Comparing Long-term Effectiveness of High Frequency and Burst Spinal Cord Stimulation
Trial ID or NCT#
Over 100 million Americans suffer from chronic pain resulting in annual cost of roughly $635 billion. Limited treatments are available for this widespread disease. The data supporting these treatments lack generalizability to patients with more serious medical and psychological comorbidities who are often excluded from explanatory efficacy trials. This study aims to integrate randomized comparative effectiveness research with patient care. The investigators will randomize the patients and collect data using an open-source learning healthcare system already in use in the department to monitor patients' progress: Collaborative Health Outcomes Information Registry (CHOIR). CHOIR uses the National Institute of Health Patient Reported Outcomes Measurement Information System item banks for comparative metrics through computer adaptive testing. The investigators will leverage the advantage of this novel system to compare effectiveness of high frequency and burst spinal cord stimulation in improving pain and function in patients with chronic back and/or leg pain. Spinal cord stimulation is an effective treatment for chronic pain resulting in >50% pain relief in about half of the patients. Novel waveforms for spinal cord stimulation - high frequency and burst - increased the efficacy of this treatment even further. However, there is lack of data guiding decision making of the clinicians in choosing the best waveform in treating the patients with chronic pain. The proposed study will provide the clinicians with this evidence. Currently, data about safety and efficacy of these two novel waveforms is available for up to 24 months. The proposed research will provide data about effectiveness of these two modalities for at least 36 months. Moreover, this study will evaluate feasibility of integrating randomized comparative effectiveness research with patient care in Stanford Pain Management subspecialty clinic. CHOIR can then be applied for numerous future trials to advance knowledge in perioperative and pain medicine.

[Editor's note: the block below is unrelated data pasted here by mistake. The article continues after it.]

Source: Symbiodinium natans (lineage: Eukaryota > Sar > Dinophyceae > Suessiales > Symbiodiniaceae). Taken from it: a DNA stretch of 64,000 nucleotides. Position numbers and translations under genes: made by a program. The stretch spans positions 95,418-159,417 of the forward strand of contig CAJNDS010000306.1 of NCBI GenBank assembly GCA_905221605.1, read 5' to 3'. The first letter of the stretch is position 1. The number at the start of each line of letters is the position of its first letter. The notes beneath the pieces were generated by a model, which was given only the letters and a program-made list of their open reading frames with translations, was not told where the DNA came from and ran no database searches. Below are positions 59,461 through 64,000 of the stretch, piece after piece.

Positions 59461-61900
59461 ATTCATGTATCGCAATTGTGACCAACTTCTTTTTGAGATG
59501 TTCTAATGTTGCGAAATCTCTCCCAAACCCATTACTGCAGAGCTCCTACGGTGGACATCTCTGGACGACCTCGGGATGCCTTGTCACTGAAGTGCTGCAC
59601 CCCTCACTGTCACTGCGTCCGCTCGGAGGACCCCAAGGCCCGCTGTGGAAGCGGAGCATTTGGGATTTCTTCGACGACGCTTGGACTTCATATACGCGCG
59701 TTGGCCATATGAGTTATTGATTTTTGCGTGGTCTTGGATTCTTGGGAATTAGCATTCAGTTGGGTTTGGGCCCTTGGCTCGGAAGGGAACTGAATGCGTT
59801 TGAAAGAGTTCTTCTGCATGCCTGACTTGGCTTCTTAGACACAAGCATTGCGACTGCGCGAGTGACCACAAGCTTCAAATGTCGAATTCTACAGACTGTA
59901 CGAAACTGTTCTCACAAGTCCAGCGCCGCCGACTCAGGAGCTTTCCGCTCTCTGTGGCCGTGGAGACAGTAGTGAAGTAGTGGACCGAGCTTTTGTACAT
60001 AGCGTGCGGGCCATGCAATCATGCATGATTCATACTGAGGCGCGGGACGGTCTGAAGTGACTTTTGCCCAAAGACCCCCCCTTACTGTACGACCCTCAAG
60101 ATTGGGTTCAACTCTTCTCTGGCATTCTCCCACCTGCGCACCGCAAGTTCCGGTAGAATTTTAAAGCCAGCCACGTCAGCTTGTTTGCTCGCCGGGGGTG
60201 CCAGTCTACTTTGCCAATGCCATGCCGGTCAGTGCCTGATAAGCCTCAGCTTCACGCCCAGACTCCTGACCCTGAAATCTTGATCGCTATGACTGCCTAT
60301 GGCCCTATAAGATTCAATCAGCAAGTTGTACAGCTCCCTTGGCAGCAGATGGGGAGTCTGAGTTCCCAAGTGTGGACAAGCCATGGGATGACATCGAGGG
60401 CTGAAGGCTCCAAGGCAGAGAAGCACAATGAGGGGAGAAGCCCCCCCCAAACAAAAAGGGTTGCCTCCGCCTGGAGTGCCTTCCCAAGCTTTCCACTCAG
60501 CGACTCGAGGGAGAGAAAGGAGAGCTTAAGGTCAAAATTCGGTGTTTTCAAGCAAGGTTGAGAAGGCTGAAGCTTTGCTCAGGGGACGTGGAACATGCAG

Comparing Long-Term Effectiveness of High Frequency and Burst Spinal Cord Stimulation
- 1. Adult English-speaking patient 18 years old or above 2. Persistent pain in lower back and/or leg for more than six months 3. Candidate for spinal cord stimulation (with either high frequency or burst waveforms) based on recommendations from Stanford Pain Management Center Neuromodulation Multidisciplinary Team Conference.
- 1. Motor weakness in neurological examination in lower body based on the assessment by treating pain physicians 2. Previous failed spinal cord stimulation trial with either high frequency or burst waveforms 3. Patient refusal
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Vafi Salmasi, MD.